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Pollution, traffic, noise and impact on wildlife – top objections to Cuadrilla planning application

17th March 2014

Contamination of air and water, noise and traffic disturbance, and threats to local wildlife were the main issues raised by people objecting to Cuadrilla’s latest planning application at Balcombe.

The public consultation by West Sussex County Council, which ended on March 13th, attracted 925 objections. Of these, 858 raised specific issues. InvestigatingBalcombeAndCuadrilla.com has analysed these responses to discover out more the key concerns.

(For the analysis methodology, go to the bottom of this post. And click here for more findings.)

Ground and surface water pollution
Among the objections which raised a specific issue, the most frequent concern was water contamination. It was mentioned by 76% of the objections analysed. Concerns included drilling through the aquifer and the role of local geological faults in distributing pollutants into groundwater.

Air pollution
Nearly two-thirds (64%) of the objections analysed mentioned air pollution. The main concerns were about pollution from fugitive emissions, the proposed flare and traffic.

One person, who said she was highly allergic to diesel and petrol fumes, described how she spent £1,000 on two high-quality air purifiers during the drilling phase last year.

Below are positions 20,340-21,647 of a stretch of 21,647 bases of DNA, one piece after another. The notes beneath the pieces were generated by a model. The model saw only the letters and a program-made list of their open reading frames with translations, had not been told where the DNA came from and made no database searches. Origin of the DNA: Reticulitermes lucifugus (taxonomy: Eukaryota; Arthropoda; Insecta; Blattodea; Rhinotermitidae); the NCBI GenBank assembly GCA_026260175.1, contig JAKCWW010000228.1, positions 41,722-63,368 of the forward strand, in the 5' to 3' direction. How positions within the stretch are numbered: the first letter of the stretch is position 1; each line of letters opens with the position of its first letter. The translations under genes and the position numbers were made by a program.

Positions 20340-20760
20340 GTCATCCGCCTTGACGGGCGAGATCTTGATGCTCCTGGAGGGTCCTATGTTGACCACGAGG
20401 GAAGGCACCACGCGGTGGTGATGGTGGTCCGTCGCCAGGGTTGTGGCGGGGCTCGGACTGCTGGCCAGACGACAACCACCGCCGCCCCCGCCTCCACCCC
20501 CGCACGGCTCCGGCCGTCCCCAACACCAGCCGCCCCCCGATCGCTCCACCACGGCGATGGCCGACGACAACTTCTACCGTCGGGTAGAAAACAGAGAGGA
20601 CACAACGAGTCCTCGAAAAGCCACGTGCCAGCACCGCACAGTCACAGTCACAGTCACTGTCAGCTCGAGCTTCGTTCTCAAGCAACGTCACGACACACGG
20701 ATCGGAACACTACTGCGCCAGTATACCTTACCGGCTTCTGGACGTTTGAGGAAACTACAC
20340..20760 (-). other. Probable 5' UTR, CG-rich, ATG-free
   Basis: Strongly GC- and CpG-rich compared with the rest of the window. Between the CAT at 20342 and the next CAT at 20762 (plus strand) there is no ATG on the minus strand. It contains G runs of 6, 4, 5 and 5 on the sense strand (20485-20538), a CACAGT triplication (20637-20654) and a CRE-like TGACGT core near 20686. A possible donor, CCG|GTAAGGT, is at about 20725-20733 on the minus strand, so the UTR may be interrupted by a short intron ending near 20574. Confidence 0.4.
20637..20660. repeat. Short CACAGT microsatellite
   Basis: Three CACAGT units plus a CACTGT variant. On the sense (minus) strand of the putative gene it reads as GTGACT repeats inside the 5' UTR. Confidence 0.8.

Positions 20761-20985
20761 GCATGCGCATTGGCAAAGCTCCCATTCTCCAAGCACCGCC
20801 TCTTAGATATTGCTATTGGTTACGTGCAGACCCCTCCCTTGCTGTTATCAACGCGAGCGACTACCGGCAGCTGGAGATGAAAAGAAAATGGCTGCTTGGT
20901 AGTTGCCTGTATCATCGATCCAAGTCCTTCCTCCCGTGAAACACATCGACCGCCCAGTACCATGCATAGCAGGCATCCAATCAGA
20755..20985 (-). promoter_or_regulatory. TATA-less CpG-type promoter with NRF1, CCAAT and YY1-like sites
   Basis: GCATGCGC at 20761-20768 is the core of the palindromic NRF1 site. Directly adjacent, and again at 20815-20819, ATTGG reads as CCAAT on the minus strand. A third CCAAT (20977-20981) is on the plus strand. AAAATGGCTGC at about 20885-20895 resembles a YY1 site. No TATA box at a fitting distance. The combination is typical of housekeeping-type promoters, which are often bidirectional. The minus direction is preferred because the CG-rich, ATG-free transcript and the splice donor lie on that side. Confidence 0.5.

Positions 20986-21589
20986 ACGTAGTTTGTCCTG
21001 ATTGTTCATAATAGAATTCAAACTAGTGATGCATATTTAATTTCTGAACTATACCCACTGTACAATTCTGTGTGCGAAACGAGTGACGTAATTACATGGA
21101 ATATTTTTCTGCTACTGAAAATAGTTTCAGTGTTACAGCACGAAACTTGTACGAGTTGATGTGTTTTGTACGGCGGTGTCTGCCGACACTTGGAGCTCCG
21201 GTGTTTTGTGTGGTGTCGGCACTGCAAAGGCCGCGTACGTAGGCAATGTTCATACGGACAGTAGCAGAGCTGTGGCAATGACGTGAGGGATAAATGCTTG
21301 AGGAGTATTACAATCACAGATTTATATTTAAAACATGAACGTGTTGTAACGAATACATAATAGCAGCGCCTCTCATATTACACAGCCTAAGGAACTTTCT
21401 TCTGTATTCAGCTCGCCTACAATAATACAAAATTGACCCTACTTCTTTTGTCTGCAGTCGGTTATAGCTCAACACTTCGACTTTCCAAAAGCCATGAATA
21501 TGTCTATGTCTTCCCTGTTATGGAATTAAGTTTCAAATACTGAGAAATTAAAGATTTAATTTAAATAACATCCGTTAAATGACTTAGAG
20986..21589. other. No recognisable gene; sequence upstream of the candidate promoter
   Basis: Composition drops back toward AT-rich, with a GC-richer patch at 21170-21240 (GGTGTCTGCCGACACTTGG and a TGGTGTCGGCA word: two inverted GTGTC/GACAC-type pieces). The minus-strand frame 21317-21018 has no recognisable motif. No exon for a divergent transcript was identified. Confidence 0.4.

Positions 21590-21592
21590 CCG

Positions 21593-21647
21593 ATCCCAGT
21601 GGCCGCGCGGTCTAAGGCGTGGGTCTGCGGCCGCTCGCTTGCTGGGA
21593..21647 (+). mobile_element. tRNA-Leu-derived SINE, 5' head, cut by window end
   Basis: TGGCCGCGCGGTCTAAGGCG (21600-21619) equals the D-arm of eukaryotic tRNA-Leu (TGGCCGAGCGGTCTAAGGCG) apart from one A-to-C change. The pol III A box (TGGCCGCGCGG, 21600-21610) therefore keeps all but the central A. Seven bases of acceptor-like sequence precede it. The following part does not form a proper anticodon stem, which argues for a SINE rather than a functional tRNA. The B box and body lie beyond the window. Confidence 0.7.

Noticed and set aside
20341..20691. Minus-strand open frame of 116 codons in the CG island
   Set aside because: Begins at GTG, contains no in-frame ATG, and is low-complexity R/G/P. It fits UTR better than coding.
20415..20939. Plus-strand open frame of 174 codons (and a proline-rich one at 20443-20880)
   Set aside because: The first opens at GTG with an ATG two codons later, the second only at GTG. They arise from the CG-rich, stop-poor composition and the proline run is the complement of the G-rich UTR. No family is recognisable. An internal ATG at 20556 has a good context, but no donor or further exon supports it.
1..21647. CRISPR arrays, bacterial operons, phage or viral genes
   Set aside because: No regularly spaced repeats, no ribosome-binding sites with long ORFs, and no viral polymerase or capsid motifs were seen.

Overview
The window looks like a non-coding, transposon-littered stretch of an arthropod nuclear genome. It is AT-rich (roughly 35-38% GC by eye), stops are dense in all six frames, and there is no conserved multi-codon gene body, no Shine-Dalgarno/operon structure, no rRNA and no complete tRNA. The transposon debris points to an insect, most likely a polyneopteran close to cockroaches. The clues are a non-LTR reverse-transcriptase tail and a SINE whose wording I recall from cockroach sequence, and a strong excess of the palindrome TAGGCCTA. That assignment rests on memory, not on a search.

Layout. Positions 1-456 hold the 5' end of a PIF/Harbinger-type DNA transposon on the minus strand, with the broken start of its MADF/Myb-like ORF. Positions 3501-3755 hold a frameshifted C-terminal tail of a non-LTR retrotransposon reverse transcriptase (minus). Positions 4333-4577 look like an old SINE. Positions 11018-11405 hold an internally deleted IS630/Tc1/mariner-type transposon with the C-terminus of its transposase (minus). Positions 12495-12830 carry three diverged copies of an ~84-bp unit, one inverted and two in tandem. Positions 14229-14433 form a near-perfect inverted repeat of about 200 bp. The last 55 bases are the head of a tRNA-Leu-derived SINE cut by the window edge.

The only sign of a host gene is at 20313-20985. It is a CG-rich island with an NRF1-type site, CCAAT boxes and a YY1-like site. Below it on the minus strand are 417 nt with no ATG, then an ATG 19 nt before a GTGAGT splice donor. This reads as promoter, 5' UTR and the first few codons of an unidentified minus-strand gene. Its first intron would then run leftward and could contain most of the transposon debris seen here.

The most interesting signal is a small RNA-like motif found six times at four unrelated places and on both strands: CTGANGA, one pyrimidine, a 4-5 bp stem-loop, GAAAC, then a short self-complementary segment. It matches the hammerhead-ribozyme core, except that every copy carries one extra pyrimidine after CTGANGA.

“I had them for 2 weeks prior to Cuadrilla starting and during that 2 weeks the medium pollution light for diesel and similar chemicals only came on once when a John Lewis van was turning outside the house and the window was open as it was a hot day. When Cuadrilla was bringing in or taking out their equipment it was on high pollution for a large part of every day. My breathing suffered accordingly.”

Health
14% of objections mentioned concerns about the impact of well-testing on general health.

One objector, who has an 8-month-old son, wrote: “We live in Newlands less than 700m from the drilling. So concerned are we by the negative health impact on our child we feel we will have no option but to leave Balcombe whilst the flare is in operation.”

Noise
More than half the objections (57%) raised the issue of noise.